“Introduction,” in Religious Educator 1, no. 1 (2000): i–iii.

The editors of the Religious Educator are pleased to be able to provide this inaugural volume of articles for teachers and students of religious education. Our hope is to provide readers with carefully prepared, inspirational, and information-packed writings on a wide range of subjects explicitly associated with the Restoration. Teachers, authors, researchers, and students of Latter-day Saint studies at every level will appreciate discussions of relevant ideas and issues from a perspective of faith. This issue provides a taste of what readers can expect in the future. Regular features include pieces on teaching the gospel, studies on scripture and doctrine, LDS Church history, and devotional essays. The contributions to each issue are carefully reviewed and edited by experienced teachers, writers, and scholars.

In the area of teaching the gospel, Brothers Dahl, Richardson, and Millet provide insights about how Church members both teach and learn. Everyone involved in teaching, researching, and writing about the gospel will appreciate Larry Dahl’s frank discussion of “Gospel Scholarship and Gospel Teaching.” He discusses how these endeavors should be undertaken and how they strengthen the Church and its members. Using the scriptural example of Philip and the Ethiopian court official (see Acts 8:26–39), Matthew Richardson describes how every gospel teacher is a guide, facilitator, leader, manager, demonstrator, and example. Robert Millet examines the purpose and meaning of “Bearing Pure Testimony” in the Church today. Church members sometimes fail to recognize their role in this important aspect of Latter-day Saint worship. Both hearing and bearing heartfelt testimonies can transform a person.

Since the days of his mortal ministry, Christ’s nature and his place in our world have been debated by Christians in many lands. The inspired words of the Book of Mormon prophet Abinadi to apostate Nephites reveal Christ’s roles in our lives. Paul Hoskisson’s “The Fatherhood of Christ and the Atonement” helps us understand Abinadi’s teachings about this subject in Mosiah 15:1–8. Students of the Book of Mormon who are interested in the evidence of the Near Eastern origins of its writers will also enjoy Terrence Szink’s “The Personal name ‘Alma’ at Elba.” The explanation in this article of another link between the Book of Mormon and the peoples of the Near East is easy to understand and singularly persuasive. Ammon’s missionary experiences have inspired generations of readers of the Book of Mormon. Robert Line’s “The Middoni Principle” culls lessons from Alma 20 that will enhance teachers’ and students’ understanding of how obedience to God affects their lives.

In Keith Wilson’s “The Message of Nicodemus,” readers will find the answers to the questions “Why does Nicodemus appear only in the Gospel of John?” and “Which lessons does John intend to teach the world through Nicodemus?” and find themselves rethinking their own relationship to the Savior.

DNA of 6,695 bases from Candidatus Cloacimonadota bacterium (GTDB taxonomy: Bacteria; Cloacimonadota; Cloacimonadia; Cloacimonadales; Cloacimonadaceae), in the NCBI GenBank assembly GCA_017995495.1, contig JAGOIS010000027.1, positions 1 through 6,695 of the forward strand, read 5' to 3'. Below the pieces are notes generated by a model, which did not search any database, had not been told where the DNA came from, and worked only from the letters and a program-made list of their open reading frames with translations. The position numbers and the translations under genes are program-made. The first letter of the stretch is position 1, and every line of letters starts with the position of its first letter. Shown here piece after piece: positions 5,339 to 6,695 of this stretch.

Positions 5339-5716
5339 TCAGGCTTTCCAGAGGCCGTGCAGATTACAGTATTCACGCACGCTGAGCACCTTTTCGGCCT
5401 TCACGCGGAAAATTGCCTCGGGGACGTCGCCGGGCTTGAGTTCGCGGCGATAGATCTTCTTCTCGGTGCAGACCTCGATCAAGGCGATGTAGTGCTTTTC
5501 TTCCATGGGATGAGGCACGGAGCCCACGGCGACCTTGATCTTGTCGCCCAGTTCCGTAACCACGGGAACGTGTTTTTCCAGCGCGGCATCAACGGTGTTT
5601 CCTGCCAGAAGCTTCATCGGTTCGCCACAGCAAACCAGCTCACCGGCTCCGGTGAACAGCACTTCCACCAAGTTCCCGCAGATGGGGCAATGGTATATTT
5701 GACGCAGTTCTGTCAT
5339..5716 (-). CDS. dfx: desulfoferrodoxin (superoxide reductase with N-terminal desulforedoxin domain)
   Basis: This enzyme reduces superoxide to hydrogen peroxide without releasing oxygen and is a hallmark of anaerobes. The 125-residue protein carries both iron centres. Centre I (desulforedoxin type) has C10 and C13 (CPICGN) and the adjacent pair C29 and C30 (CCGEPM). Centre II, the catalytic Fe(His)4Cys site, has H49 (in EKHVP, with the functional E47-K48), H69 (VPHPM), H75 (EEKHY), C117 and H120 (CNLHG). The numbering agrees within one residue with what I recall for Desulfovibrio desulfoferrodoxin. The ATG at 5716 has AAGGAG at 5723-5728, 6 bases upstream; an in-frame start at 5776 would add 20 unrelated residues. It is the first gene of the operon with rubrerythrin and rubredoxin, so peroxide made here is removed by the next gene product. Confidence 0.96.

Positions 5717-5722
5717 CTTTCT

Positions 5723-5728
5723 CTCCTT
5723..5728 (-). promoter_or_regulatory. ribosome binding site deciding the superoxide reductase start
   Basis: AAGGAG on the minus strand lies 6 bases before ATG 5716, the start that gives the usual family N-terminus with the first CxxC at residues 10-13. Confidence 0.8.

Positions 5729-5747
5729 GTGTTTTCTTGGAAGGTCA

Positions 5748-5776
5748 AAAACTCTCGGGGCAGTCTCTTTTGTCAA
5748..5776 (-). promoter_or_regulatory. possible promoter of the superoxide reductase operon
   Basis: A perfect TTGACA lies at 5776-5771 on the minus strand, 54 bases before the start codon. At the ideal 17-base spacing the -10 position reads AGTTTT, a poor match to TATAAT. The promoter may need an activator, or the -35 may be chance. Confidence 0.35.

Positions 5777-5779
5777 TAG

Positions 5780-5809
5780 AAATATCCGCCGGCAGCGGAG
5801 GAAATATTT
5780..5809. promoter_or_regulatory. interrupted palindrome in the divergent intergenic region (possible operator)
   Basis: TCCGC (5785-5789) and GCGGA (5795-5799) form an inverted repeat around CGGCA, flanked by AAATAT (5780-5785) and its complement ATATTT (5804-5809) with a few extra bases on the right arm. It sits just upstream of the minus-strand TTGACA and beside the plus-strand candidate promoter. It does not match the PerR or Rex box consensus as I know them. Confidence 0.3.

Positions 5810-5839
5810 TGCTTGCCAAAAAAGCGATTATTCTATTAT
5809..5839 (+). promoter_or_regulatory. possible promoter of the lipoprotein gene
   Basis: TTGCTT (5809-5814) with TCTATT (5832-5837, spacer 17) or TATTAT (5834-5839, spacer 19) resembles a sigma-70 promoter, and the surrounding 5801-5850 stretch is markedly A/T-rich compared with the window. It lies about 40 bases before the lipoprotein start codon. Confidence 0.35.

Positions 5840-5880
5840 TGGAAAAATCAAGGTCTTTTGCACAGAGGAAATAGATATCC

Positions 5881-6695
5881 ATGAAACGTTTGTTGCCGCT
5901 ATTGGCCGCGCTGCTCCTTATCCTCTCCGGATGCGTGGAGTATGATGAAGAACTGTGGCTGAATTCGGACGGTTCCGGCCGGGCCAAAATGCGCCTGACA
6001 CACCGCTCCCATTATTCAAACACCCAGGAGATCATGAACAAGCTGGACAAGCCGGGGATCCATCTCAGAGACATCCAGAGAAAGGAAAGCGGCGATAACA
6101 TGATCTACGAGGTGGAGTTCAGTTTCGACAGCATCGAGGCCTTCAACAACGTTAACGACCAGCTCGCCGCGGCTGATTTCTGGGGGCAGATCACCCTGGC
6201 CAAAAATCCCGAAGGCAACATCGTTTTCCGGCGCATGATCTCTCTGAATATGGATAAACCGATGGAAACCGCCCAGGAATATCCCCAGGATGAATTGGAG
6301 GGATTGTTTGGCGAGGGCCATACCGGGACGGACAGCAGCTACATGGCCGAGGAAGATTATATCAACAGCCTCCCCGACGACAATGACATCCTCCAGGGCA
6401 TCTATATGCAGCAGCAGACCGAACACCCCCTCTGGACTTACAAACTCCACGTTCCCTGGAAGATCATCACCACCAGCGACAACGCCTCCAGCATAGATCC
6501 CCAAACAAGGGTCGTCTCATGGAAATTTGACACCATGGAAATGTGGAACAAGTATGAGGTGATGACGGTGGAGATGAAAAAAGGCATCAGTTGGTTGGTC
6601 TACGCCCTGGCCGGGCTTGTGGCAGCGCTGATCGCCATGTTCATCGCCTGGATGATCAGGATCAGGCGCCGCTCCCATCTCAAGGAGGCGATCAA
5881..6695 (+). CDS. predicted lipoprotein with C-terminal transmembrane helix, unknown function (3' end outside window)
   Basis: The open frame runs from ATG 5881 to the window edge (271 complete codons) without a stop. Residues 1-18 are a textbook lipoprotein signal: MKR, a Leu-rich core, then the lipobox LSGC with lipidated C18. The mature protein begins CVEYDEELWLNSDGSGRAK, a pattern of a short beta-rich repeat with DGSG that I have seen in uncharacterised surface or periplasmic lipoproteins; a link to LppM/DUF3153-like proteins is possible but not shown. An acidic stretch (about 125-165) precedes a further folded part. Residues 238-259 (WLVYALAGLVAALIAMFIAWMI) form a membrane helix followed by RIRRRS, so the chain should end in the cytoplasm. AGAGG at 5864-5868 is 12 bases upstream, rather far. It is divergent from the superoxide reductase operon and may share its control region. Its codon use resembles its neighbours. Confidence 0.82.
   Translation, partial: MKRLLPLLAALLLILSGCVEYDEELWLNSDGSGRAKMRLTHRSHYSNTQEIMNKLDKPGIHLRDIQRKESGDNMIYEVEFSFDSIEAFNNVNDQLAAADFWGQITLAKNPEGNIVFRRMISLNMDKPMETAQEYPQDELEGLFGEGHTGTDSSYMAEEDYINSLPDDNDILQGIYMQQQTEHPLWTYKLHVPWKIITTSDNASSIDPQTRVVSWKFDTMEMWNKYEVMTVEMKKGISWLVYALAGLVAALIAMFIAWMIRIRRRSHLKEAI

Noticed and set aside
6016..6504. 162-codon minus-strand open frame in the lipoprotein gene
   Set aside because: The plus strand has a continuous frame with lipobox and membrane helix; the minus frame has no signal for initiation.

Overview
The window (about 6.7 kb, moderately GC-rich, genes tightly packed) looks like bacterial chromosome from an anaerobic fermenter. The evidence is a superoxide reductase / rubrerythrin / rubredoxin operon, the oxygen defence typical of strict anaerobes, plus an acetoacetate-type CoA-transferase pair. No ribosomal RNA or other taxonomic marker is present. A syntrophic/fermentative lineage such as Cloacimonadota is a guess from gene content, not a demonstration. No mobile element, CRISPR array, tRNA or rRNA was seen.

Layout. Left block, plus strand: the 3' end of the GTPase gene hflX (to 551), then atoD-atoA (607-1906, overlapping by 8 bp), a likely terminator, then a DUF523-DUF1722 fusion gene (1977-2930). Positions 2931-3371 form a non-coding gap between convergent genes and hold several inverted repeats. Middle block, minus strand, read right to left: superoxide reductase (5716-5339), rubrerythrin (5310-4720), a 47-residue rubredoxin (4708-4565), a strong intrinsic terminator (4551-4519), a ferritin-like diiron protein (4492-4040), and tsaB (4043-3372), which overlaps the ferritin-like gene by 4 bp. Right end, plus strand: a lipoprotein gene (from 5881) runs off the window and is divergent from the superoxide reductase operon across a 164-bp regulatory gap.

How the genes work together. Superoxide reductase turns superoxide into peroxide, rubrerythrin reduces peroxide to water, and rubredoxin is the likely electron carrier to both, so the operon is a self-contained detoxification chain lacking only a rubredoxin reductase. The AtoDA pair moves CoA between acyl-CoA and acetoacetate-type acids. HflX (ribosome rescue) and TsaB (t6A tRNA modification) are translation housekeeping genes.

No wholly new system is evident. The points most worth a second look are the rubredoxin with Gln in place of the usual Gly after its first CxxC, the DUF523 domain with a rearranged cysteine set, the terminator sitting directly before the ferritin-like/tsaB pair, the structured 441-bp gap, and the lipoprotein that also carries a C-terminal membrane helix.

The New Testament is also the setting for Andrew Skinner as he takes readers back to a time and place in which olives were fundamental to life. Readers of “Autumn, Olives, and the Atonement” will learn that the olive symbolizes life-changing principles that apply regardless of where a person lives.

Paul Peterson’s article reminds us how the Lord accomplishes his purposes through his children. President Heber J. Grant “knew such people . . . and never [forgot] their sacrifices, their contributions, their dedication.” President Grant reminds us how essential we all are in building the kingdom of God.

Richard Bushman has studied how the revelations to Joseph Smith were put together. He is “impressed with how effective the revelations are. . .” and curious about their rhetorical impact upon believing readers. Professor Bushman’s treatment of this seldom explored topic in “The Little, Narrow Prison of Language: The Rhetoric of Revelation” will interest everyone studying The Doctrine and Covenants.

Laura Card has studied the lives of the early settlers in the mountain west by reading thousands of pages from their journals. The thoughts and impressions these first-hand accounts brought to her mind inspired three poems that provide readers a unique view of life on the frontier: “Homesteading,” “Writing Lesson, 1874, Great Basin—No Paper,” and “The Garden of Sarah DeArmon Pea Rich.”

The Religious Educator has the same goal that all Latter-day Saints have for themselves, their families, and their neighbors: reinforcing a personal assurance through the Holy Ghost that God lives, Jesus Christ is his Son and our Savior, and that Joseph Smith and all the prophets who have followed him were commissioned by Christ to direct the kingdom of God on earth. It is the hope of the editorial board and the authors of this issue’s articles that readers’ testimonies and understanding of the gospel will grow as they read these pages.